"(a) For any employer, because of the * * * sex * * * of an individual to refuse to hire * * * or

(d) For any employer * * * to discriminate against any person * * * because he or she, reasonably and in good faith, has made a charge * * * under this Act * * *."

The evidence presented at the hearings showed that at the end of the 1971-1972 school year the District began the process of selecting a new 5th grade teacher for the Ellis School whose services would be utilized under a new "team teaching" concept in conjunction with two women teachers. The selection process was conducted by an interviewing committee consisting of the principal of Ellis School, James Meyer, and a number of teachers. The function of the committee was to recommend someone to the School Board to hire from the applicants for the position. When Tiernan learned of the opening, she contacted Meyer and inquired about the possibility of employment. She testified that she was told by Meyer that they "were looking for a man if they could find one with elementary [school] qualifications." Thereafter Tiernan and other applicants were interviewed by the committee. Following the interviews, James Seka was determined to be the first choice of the committee members. He was recommended by the committee for the position and subsequently he was hired by the School Board based on the recommendation. Another applicant, Betty Cox, was generally the second choice of the committee members, however, she testified that prior to the selection of any of the applicants, she had accepted a teaching position at another school. Tiernan, generally, was the third choice of the committee members, although it is noted that the committee, once having determined their first choice, had no need to collate their collective judgment as to second choice, third choice, and so on. After her interview before the committee, Tiernan received a letter of rejection from Meyer stating in part that "after much deliberation the committee has decided that it would be best to have a man in the 5th grade." A similar letter was sent to at least two other women. There was also evidence that Tiernan had a college gradepoint average of 4.5 out of 5.0 in obtaining her undergraduate degree from Southern Illinois University and that she had had approximately two years of professional teaching experience. The applicant who was hired, Seka, on the other hand, had a 3.7 average out of 5.0 also from Southern Illinois University and he had had no professional teaching experience.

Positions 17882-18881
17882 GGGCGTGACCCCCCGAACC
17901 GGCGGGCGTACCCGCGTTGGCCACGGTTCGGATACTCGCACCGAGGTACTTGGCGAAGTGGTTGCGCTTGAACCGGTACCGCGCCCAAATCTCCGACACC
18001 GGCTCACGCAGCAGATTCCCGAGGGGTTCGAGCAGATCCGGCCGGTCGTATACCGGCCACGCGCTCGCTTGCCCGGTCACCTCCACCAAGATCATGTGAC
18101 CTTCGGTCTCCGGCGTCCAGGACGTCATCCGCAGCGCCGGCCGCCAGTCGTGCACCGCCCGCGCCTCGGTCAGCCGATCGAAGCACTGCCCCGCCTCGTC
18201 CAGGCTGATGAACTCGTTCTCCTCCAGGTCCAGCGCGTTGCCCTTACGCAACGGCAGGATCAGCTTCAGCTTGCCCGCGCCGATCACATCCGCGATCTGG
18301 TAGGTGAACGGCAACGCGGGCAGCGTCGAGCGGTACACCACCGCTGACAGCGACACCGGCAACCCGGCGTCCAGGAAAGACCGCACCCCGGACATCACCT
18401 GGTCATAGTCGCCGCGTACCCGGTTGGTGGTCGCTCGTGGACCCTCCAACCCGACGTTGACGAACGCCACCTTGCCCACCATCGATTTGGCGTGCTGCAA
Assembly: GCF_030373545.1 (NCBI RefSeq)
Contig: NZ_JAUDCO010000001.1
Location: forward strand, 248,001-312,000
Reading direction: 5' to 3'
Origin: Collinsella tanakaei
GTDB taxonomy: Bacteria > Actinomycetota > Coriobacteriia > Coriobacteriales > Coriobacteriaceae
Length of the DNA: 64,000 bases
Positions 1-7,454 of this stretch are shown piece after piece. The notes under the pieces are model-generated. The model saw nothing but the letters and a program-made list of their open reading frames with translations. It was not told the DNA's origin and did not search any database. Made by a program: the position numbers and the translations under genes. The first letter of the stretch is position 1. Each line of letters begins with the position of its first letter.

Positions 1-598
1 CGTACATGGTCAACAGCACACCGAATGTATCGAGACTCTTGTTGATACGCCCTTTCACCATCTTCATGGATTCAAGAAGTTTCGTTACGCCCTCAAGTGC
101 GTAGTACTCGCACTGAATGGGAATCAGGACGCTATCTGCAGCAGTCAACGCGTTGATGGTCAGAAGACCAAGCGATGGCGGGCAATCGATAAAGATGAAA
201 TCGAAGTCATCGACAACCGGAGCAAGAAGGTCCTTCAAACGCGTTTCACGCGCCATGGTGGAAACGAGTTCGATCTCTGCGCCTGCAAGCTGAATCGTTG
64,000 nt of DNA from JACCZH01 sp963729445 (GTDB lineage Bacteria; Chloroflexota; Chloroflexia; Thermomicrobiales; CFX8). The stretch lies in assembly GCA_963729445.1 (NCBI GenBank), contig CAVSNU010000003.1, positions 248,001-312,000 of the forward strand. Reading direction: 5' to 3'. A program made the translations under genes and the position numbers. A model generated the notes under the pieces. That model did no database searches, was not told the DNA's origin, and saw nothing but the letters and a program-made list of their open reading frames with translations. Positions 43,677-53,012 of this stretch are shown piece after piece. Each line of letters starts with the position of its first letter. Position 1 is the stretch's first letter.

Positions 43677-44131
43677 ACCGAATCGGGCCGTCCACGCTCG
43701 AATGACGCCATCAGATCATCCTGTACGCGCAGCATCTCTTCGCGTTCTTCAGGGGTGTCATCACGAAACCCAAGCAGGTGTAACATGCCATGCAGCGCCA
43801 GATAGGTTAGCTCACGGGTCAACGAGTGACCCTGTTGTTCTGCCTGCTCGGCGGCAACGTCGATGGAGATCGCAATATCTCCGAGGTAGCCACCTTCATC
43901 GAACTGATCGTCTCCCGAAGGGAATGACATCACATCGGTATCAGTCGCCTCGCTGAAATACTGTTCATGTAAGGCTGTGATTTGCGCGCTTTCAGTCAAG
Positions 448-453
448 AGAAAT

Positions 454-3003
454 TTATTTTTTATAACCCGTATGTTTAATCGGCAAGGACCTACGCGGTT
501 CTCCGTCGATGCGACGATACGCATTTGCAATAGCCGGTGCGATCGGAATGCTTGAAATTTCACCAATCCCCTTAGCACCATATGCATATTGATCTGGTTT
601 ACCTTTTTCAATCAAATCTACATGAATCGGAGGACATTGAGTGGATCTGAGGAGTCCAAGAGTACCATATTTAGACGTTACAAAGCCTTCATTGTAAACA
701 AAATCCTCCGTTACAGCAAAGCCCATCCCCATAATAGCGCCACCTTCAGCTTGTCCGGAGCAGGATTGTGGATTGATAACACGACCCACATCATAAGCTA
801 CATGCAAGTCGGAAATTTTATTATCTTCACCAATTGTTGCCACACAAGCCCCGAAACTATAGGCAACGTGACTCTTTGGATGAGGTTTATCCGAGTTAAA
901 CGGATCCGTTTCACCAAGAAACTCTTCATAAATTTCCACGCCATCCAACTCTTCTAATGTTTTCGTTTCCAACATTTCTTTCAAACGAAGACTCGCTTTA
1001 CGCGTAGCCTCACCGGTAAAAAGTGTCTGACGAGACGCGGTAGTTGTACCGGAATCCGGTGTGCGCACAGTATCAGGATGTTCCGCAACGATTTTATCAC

The criteria used by the committee in making its selection included: teaching experience, student teaching recommendations, philosophy of education, willingness to further formal education, ability to communicate with children, enthusiasm, and ability to work with the teaching team concept. The relative importance of each criterion was personally determined by each member of the committee independently. There was testimony that Seka was selected because of his enthusiasm, command of the English language and growth potential. One member of the committee also testified that the committee members had discussed the advantages to having a male teacher in the 5th grade.